The lied is the most personal art form in music: a direct expression of personality not protected by any costumes, make-up, or instrument. Singing lieder gives you the opportunity, says Gerald Finley, “to show who you really are as a singer. […] I had the great good fortune to hear famous virtuosos of the older generation like Fischer-Dieskau, Prey and Tom Krause live. Each of them showed in his very own way how personality shapes and carries a lieder recital.” In the Chamber Music Hall of the Berliner Philharmonie, the Canadian singer, accompanied by conductor and pianist Antonio Pappano at the piano, will present – with his usual “resonant baritone voice full of nuances” (Neue Zürcher Zeitung) – besides Adelaide, Beethoven’s well-known song with piano, his gloomy arietta “In questa tomba oscura” and his setting of Metastasio’s La partenza, which is like a lamento.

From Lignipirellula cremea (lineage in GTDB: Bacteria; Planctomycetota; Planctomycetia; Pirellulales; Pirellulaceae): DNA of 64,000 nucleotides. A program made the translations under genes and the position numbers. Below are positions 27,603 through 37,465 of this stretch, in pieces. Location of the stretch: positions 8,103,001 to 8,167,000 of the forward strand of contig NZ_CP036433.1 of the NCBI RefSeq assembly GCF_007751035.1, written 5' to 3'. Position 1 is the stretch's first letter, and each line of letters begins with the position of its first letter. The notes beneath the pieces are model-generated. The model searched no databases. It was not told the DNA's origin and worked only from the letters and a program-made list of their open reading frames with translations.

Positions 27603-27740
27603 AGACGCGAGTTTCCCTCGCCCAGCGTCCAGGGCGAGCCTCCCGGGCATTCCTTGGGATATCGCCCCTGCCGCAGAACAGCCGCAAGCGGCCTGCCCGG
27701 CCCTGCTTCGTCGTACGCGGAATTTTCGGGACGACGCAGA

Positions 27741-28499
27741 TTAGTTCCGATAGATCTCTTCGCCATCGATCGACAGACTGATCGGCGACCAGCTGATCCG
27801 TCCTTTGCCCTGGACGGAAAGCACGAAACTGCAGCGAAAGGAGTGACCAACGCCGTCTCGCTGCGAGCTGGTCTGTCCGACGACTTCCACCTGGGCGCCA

The programme continues with Franz Liszt’s Tre sonetti del Petrarca, whose musical expression oscillates in great modulatory diversity between vibrating exaltation and elegiac lament. The lesser-known Quattro arie scozzesi by Ottorino Respighi are from quite a different range of expression: Scottish folk tunes characterised by pentatonics and “Scotch snap”. Scottish bagpipes can also be heard in the Chanson écossaise from Maurice Ravel’s Chants populaires, a collection of folk songs, while the sarcastic setting of Robert Burns’s MacPherson’s Farewell at the centre of Shostakovich’s Six Romances is a typical example of the Russian composer’s distinct black humour; selected lieder by Paolo Tosti conclude the recital atmospherically.